In pieces: Luis and Frances, and their boys’ Dog, Twoo, after the raid, outside their upturned home
That’s absolutely it for Frances. She flies into the bedroom screaming for them to get out. “You are not welcome in my house,” she yells “You aren’t welcome. You don’t care about all the heat you bring on us.” The homeboys cringe and duck uncomfortably, but they don’t leave. One mutters, “Bitch.”
“You think I’m a bitch because I don’t want you endangering my kids?” yells Frances as they retreat. “Yeah, that’s right. I’m a bitch. But you can’t be here. In two years my son will be 14. Do you think the guys from . . .” — and she reels off a list of enemy gangs . . . — “are going to know that he’s not one of you? No. If you hang out anywhere around here, they could blast at Bola. So get the fuck out and stay the fuck out.”
But it takes Luis to get the group to scuttle down the back stairs. When they have finally disappeared, Frances and Luis start inevitably to quarrel. Not wishing to fight in front of the kids, Luis asks her to take a drive. In the car Frances warns him that if he doesn’t keep the homeboys away, she’ll leave him. He swears he will do it.
The next two days are quiet and blessedly homeboy free. On Sunday, Luis sleeps late, then says he wants go get his hair cut. He doesn’t come back for five hours. Frances doesn’t think much of it. But then on Monday her downstairs neighbor remarks that her own husband, Oscar, went somewhere with Luis and the homeboys the day before. Frances is stunned. “I don’t know what to do anymore,” she says.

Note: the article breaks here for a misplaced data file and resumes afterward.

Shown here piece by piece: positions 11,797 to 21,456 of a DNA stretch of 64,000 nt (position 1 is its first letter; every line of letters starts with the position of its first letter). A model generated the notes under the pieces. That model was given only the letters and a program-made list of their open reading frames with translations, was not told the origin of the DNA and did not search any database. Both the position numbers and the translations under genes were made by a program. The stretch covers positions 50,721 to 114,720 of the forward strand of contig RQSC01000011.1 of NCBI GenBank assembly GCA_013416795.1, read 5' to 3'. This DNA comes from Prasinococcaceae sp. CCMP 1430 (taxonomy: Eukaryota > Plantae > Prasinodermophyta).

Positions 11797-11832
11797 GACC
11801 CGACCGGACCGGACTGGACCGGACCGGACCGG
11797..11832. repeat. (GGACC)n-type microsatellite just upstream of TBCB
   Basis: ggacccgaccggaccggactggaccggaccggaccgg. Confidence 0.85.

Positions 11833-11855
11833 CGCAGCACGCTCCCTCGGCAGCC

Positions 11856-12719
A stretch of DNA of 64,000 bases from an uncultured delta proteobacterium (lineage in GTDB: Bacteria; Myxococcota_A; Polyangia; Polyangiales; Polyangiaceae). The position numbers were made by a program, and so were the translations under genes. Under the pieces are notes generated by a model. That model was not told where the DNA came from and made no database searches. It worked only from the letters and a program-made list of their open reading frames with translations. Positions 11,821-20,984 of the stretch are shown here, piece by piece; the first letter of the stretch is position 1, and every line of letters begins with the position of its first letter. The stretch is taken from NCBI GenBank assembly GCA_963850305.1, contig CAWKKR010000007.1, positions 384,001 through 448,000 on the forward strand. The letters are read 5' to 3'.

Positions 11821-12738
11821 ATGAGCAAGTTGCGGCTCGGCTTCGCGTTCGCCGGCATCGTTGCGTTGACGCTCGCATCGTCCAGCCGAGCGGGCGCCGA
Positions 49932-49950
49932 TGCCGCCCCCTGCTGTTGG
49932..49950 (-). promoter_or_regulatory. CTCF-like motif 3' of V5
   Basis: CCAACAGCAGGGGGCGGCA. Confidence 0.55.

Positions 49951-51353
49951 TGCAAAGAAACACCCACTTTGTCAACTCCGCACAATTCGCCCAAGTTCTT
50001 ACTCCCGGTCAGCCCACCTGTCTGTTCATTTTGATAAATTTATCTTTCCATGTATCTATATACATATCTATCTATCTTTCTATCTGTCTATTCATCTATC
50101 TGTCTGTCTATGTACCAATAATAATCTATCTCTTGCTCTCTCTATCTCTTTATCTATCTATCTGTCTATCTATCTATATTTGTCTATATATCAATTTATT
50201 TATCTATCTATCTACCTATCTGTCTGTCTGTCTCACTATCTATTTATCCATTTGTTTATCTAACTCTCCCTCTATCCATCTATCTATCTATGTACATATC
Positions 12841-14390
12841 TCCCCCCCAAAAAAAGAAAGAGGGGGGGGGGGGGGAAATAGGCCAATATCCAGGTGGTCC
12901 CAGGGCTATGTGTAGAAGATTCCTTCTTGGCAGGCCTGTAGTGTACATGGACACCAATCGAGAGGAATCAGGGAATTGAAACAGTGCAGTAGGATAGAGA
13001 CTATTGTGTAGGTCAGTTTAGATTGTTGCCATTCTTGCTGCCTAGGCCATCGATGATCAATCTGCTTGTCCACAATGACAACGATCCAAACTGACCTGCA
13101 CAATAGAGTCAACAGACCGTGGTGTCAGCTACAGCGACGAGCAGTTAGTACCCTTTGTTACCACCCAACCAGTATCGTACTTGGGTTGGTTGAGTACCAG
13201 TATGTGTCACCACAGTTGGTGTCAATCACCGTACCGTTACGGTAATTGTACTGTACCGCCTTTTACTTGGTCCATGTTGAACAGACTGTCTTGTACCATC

By Monday afternoon, Frances has decided she has to leave her Luis for real, no more threats. Yet when she goes to confront him, he is bewildered. He had been nowhere near either Oscar or the homeboys, Luis says. After the haircut he’d gone to visit his mother and sister. Distrustful, Frances calls Maria with Luis in the room, then rechecks with the neighbor and finds that, indeed, he is telling the truth.
Still roiling with emotion, she asks Luis to take another drive with her. “I want to show you something.”
After around 20 minutes of cruising blindly, Frances spots a house sporting a large “for rent” sign.
“You see that place?” she says to Luis with a gesture at the house. “It’s do or die. Either you make up your mind tonight that the homies are out of our house forever, or I’m taking the kids and I’m moving there, into that house. And if I move out, it’ll be for good, babe. I’m not putting my kids through this bullshit ever again. Not even for you.”